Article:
Ustica Fava Bean

Italy

Sicily

Legumes

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Medium-size, tender fava beans were once commonly grown across Ustica. The legume was a staple in the local cuisine and an important feed resource for livestock farming, now almost completely gone from the island. Thanks to the island’s oldest growers, the seeds have been saved and still exist today.
The beans are cultivated by hand. They are planted in November or December after a couple of plowings. Furrows are dug by a donkey-pulled plow, and then planted with two seeds every 30 to 40 centimeters. Fertilizer and herbicides are not used. In May, when the plants start to dry out, the harvest begins: The plants are pulled up or cut and bundled into characteristic sheaves, which are left to dry further. After a few days, the island’s wind separates the beans from the chaff. This traditional technique is the best for this broad bean variety; due to its size, other methods would risk breaking the beans.
A classic food of the poor, the fava beans are often eaten fresh between March and May. They are either raw or cooked, for example, in a frittedda with wild fennel. The most typical rustic dish is macco di fave, prepared with dried beans and flavored with wild fennel shoots. Macco can be eaten on its own or with pasta.

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Season

Fresh fava beans are found from March to May, and dried beans are available year-round

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Three producers have enthusiastically welcomed the idea of reviving and promoting this traditional ecotype, inherited from the elderly farmers who have carefully preserved the seed. The Ustica Fava Bean is at risk of extinction due to the spread of parasitical plants (Orobanche) that harm production, as well as its increasingly rare use in the kitchen. The producers have decided to follow a strict production protocol aimed at protecting the sustainability of the crop with careful soil management, without the use of chemical fertilizers or herbicides.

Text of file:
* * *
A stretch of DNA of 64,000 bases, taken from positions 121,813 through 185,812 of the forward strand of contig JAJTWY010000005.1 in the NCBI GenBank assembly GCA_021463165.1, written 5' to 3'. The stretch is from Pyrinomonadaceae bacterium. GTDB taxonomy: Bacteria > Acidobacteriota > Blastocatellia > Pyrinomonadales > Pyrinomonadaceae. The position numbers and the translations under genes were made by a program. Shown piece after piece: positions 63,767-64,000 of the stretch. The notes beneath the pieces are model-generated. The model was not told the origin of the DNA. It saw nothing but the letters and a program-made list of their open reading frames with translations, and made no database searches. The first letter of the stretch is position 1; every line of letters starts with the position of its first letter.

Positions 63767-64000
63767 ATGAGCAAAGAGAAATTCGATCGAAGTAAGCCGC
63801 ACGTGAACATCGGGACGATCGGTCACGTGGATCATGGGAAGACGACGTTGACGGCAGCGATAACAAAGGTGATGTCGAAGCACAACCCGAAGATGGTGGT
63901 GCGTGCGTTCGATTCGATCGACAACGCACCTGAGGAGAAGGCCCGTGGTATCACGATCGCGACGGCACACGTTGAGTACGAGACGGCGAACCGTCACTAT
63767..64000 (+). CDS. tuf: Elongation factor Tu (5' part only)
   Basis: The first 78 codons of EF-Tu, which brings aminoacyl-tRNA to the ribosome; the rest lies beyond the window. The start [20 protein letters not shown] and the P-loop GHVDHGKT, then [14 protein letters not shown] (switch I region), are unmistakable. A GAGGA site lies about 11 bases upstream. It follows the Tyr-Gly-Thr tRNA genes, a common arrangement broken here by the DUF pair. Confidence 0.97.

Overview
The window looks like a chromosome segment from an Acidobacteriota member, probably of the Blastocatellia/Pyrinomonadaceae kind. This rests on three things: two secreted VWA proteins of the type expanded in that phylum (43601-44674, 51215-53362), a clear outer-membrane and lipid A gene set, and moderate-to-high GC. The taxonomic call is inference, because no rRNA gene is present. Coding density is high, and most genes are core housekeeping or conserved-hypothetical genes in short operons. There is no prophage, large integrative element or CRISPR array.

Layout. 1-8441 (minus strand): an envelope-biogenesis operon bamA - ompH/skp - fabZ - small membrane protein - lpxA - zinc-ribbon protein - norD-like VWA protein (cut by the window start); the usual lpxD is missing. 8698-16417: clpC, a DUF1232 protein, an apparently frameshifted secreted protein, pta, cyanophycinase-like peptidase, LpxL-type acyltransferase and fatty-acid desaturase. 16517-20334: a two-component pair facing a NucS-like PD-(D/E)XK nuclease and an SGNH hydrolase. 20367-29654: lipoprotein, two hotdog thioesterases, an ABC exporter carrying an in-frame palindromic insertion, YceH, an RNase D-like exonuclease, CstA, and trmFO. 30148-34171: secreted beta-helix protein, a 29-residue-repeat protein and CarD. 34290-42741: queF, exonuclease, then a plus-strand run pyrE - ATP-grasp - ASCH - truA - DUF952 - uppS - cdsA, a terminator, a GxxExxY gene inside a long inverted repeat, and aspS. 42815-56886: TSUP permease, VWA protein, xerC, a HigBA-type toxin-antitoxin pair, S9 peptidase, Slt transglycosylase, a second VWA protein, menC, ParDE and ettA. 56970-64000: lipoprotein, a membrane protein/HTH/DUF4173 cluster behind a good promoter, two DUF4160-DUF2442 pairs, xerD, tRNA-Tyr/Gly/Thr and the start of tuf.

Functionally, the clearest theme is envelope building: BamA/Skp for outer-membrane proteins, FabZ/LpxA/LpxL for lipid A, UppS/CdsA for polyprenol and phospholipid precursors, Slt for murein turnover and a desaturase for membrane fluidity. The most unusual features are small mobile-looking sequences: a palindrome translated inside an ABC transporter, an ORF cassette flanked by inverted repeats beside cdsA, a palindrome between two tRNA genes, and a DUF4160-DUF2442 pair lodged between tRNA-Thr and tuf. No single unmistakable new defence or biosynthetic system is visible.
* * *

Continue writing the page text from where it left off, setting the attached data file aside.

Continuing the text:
Production area
Ustica island, Palermo province

Presidium supported by
LIBERTYlines – High-speed vessel company
Rosaria Lombino
Ustica (Pa)
Contrada Tramontana
tel. +39 331 4089930
saralombino@hotmail.it

Giuseppe Mancuso
Ustica (Pa)
Contrada Tramontana
tel. +39 091 8449385 – 338 3887072
agriturismopagliuzzo@libero.it
www.agriturismopagliuzzo.it

U’ Scarpuni
di Giovanni Palmisano
contrada Tramontana
tel. +39 333 6788695
nanni68tale@gmail.it
Slow Food Presidium Producers’ Coordinator
Giuseppe Mancuso
tel. +39 091 8449385 - 338 3887072
agriturismopagliuzzo@libero.it

Slow Food Presidium Coordinator
Francesco Sottile
tel. +39 328 9866195
franci.sottile@gmail.com
Three producers have enthusiastically welcomed the idea of reviving and promoting this traditional ecotype, inherited from the elderly farmers who have carefully preserved the seed. The Ustica Fava Bean is at risk of extinction due to the spread of parasitical plants (Orobanche) that harm production, as well as its increasingly rare use in the kitchen. The producers have decided to follow a strict production protocol aimed at protecting the sustainability of the crop with careful soil management, without the use of chemical fertilizers or herbicides.

Production area
Ustica island, Palermo province

Presidium supported by
LIBERTYlines – High-speed vessel company
Rosaria Lombino
Ustica (Pa)
Contrada Tramontana
tel. +39 331 4089930
saralombino@hotmail.it

Giuseppe Mancuso
Ustica (Pa)
Contrada Tramontana
tel. +39 091 8449385 – 338 3887072
agriturismopagliuzzo@libero.it
www.agriturismopagliuzzo.it

U’ Scarpuni
di Giovanni Palmisano
contrada Tramontana
tel. +39 333 6788695
nanni68tale@gmail.it
Slow Food Presidium Producers’ Coordinator
Giuseppe Mancuso
tel. +39 091 8449385 - 338 3887072
agriturismopagliuzzo@libero.it

Slow Food Presidium Coordinator
Francesco Sottile
tel. +39 328 9866195
franci.sottile@gmail.com

Territory

StateItaly
RegionSicily

Other info

CategoriesLegumes